Given we can quite accurately estimate the number of babies expected to be born given the ages of their mothers[1,2], and as we have a good idea how many babies are actually being born, it is fairly straightforward to calculate how many births are being prevented as a result of prenatal screening.
Here are estimates for the UK, based on live births data from the Office for National Statistics for England and Wales, and from National Records of Scotland and the Northern Ireland Statistics and Research Agency:
This shows the number of live births of children with Down syndrome in each year (green bars) and the 5-year moving average live births of children with Down syndrome (red line). It also shows the additional number of live births we would expect each year had there been no prenatal diagnoses and subsequent terminations (blue bars) and the 5-year moving average for total UK births in the absence of screening (orange line). The reduction rate (the proportion of babies not born as a % of all babies expected to be born), averaged over 5 years, is also provided (yellow dashed line).
|Year||Live births of babies with Down syndrome||5-year UK average births||Additional births in the absence of selective terminations||Total births in the absence of selective terminations||5-year UK average births in the absence of selective terminations||5-yr UK average reduction rate (%)|
- Between 1991 and 2015, an estimated 18,925 fewer babies with Down syndrome were born in the United Kingdom as a result of prenatal screening and diagnosis and subsequent decisions to terminate pregnancies
- In the absence of prenatal screening, we would currently expect an average 1,870 babies to be born each year with Down syndrome in the UK (compared to the 847 actually born)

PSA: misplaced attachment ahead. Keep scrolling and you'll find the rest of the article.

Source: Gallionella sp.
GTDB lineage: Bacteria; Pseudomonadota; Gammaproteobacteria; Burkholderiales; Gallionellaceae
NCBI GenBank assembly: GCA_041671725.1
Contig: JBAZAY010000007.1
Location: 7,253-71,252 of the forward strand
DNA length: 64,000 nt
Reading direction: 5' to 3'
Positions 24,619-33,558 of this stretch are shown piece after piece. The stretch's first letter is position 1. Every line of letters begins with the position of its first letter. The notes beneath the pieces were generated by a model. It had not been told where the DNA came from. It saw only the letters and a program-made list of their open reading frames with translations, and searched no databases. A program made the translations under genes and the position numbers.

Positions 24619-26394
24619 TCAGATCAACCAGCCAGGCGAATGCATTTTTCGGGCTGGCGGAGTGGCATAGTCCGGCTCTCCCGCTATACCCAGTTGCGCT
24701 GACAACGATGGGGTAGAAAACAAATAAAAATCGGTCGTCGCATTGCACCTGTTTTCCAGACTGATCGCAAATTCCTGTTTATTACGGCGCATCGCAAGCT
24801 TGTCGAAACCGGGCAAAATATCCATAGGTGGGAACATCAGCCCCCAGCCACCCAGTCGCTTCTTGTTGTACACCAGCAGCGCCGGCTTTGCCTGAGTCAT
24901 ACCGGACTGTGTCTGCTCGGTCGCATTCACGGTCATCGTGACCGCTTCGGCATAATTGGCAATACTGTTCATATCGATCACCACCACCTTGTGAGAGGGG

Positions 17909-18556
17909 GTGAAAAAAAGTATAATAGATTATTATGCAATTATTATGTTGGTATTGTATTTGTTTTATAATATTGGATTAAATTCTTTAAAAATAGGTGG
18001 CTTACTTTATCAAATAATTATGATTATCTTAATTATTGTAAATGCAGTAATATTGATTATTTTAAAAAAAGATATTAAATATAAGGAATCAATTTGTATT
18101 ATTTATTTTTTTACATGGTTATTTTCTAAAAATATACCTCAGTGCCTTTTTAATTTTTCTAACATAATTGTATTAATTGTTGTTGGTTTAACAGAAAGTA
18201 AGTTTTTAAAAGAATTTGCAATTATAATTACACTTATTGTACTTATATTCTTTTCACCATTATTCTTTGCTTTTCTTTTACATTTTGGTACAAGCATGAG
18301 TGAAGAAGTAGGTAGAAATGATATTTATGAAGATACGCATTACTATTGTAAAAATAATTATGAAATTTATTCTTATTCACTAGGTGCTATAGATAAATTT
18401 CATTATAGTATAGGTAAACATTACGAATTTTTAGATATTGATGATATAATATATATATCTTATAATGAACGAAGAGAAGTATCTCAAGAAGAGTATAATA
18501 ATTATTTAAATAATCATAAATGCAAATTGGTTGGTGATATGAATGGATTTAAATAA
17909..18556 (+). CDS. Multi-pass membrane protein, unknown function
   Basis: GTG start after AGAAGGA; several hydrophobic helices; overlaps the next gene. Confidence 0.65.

- The average reduction rate has risen from 38% in the early 1990s to 55% today (the rate at which the expected live birth rate is reduced as a result of screening and pregnancy decisions)
A common question:
- Given registry data suggests that around 23,600 pregnancies diagnosed with Down syndrome were terminated between 1991 and 2015, how could only 18,925 fewer babies have been born? This is because a relatively high number of pregnancies with Down syndrome result in miscarriage or stillbirths. In other words, many of the terminated pregnancies would not have resulted in a live birth if not terminated.
Once again, I must acknowledge helpful discussions about the data with my colleague Gert de Graaf. However, any errors are all mine!
- Morris JK, Mutton DE, Alberman E. (2002) Revised estimates of the maternal age specific live birth prevalence of Down’s syndrome. Journal of Medical Screening, 9, 2-6. http://msc.sagepub.com/content/9/1/2.full.pdf
- Wu J, Morris JK. (2013) Trends in maternal age distribution and the live birth prevalence of Down’s syndrome in England and Wales: 1938–2010. European Journal of Human Genetics, 21, 1016–1019. https://doi.org/10.1038/ejhg.2012.294